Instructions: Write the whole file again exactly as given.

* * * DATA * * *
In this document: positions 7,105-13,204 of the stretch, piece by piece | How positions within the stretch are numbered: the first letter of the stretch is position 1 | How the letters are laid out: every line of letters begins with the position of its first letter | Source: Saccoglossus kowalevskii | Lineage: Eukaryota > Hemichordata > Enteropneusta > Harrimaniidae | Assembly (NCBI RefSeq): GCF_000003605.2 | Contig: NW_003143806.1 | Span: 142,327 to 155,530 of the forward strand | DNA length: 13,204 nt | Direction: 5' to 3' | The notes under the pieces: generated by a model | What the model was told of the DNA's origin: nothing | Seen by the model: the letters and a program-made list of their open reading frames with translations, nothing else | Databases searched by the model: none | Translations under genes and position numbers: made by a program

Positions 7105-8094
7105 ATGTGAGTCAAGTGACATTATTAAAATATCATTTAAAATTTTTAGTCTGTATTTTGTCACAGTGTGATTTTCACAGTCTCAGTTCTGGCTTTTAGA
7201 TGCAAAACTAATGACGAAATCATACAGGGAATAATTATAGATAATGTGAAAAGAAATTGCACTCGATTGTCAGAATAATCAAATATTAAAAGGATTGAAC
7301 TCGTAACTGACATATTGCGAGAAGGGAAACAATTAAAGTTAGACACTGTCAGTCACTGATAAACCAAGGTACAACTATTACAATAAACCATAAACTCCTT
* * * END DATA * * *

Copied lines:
In this document: positions 7,105-13,204 of the stretch, piece by piece | How positions within the stretch are numbered: the first letter of the stretch is position 1 | How the letters are laid out: every line of letters begins with the position of its first letter | Source: Saccoglossus kowalevskii | Lineage: Eukaryota > Hemichordata > Enteropneusta > Harrimaniidae | Assembly (NCBI RefSeq): GCF_000003605.2 | Contig: NW_003143806.1 | Span: 142,327 to 155,530 of the forward strand | DNA length: 13,204 nt | Direction: 5' to 3' | The notes under the pieces: generated by a model | What the model was told of the DNA's origin: nothing | Seen by the model: the letters and a program-made list of their open reading frames with translations, nothing else | Databases searched by the model: none | Translations under genes and position numbers: made by a program

Positions 7105-8094
7105 ATGTGAGTCAAGTGACATTATTAAAATATCATTTAAAATTTTTAGTCTGTATTTTGTCACAGTGTGATTTTCACAGTCTCAGTTCTGGCTTTTAGA
7201 TGCAAAACTAATGACGAAATCATACAGGGAATAATTATAGATAATGTGAAAAGAAATTGCACTCGATTGTCAGAATAATCAAATATTAAAAGGATTGAAC
7301 TCGTAACTGACATATTGCGAGAAGGGAAACAATTAAAGTTAGACACTGTCAGTCACTGATAAACCAAGGTACAACTATTACAATAAACCATAAACTCCTT